Given their huge popularity among teenagers, Little Mix are playing an aggressive role in the sexualisation of young girls. It is worrying that parents are allowing their children access to these lyrics and music videos. It may be, of course, that they do not realise, or care to realise, what an effect such role models are having on their children.


Sexualisation of Teenage Girls and Boys
Children imitate what they see. Young girls think that if Little Mix singers can wear almost nothing in front of millions of viewers, they can do the same. Drive by the local teenage disco in your town and observe the girls – they will be wearing incredibly provocative clothes and heavy makeup. Some of them will be carrying the ridiculously high heels they force themselves to wear and may be walking the streets barefoot. Whether they understand it or not, they are portraying a blatantly sexualised message through their behaviour. They are also posing a huge risk to young boys who will interpret their dress and actions to mean sexual behaviour – and many boys will not feel able or ready to respond. They may be mocked by the girls, and feel abnormal, insufficient, uncool. If they are not enthusiastic about sexualised culture, they run the risk of being ignored and being labelled ‘gay’ or ‘unmanly’. This is happening in our schools among our young people and we are simply fooling ourselves if we do not acknowledge it.

Parental Responsibility
Groups such as Little Mix are normalizing adult sexual themes to children and are a root cause of the problematic sexual behaviour we see in our communities today, both urban and rural. Parents have a duty to allow their children to develop and mature without complex adult themes thrust upon them. Parents have a duty to enable their children to mature in a state of innocence, and, as much as is within their power, to restrict and ban access to sexualised behaviour and attitudes.
Never before have we had so many children and young people that are anxious, depressed and lonely. 62% teens have reported that their mental health is average/poor and a recent article in the Irish Times reported that the number of teenage girls being hospitalised for eating disorders had doubled over the past 10 years. There is no doubt that the rampant sexualisation promoted by mainstream groups – such as Little Mix – is playing a major role in the depression and negative self-image from which so many of our children suffer today. We need parents to step up, take responsibility and make those tough decisions that will save their children.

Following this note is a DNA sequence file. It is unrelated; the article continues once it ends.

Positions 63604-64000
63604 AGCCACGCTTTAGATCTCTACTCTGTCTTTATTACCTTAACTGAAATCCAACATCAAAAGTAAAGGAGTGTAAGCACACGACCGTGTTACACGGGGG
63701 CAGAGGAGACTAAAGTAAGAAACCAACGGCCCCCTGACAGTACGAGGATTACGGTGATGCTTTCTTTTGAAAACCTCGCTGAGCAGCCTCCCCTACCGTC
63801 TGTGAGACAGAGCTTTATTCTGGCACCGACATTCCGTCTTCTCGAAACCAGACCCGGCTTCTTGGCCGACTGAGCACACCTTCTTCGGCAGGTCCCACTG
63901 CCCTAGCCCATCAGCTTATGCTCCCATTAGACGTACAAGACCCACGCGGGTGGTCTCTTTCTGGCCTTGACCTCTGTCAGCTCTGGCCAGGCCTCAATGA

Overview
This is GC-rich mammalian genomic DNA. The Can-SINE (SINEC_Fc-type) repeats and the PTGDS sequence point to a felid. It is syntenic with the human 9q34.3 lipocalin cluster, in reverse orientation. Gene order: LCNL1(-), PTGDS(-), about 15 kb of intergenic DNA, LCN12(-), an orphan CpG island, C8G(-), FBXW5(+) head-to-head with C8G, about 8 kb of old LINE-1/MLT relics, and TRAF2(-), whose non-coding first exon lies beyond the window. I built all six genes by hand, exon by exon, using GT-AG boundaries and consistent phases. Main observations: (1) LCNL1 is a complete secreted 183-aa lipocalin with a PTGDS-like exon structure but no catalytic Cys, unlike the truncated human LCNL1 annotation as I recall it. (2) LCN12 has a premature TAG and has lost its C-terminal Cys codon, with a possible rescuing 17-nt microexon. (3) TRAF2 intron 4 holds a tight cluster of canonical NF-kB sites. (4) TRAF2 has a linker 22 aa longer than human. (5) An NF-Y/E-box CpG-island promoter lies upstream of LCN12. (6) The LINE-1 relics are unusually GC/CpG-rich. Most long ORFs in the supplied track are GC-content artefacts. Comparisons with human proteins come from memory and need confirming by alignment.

Groups such as Little Mix are ruining the innocence and potential of our 14-year-old girls, and while teachers can do their best, it is up to parents, ultimately, to do something about it.



Let Teachers Teach



Many of today’s teachers are afraid.

We are afraid of saying what we really think. We are afraid of being opinionated. We are afraid of controversial issues, especially if we hold the less favorable position. We are afraid of debate in the classroom. We are afraid of complaining parents, of offended pupils, of unsupportive management.

In an age when political correctness has run amok and social mores we lived by for centuries are being ploughed up and revised at whirlwind speed, the teachers are becoming shorn. We are fearful beings. We teach with a superficial cheerfulness, and deliver lessons that steer clear of any serious thought or deep discussion. Deep polarization in Irish society has silenced us.

Last week in German class, the issue of heritage, origins and migration cropped up. The lesson became quite intense and some careful navigation was necessary due to the presence of immigrants in the class. But we had the debate, and we needed to have it. When the bell rang, some of the children took no heed, so engrossed were they in a break-out discussion of terrorism in the name of religion, ISIS and the IRA. Many of the opinions expressed were not the ones heard in mainstream media, but they were perfectly valid viewpoints in a nation built upon the principle of democratic freedom. My pupils will take something valuable from that class that they would not have gotten if I had refused to facilitate and guide a controversial discussion.

I do these ‘risky things’ because I know that the subjects we teach are most often just a means to an end – and that end is the development of our children’s minds and characters.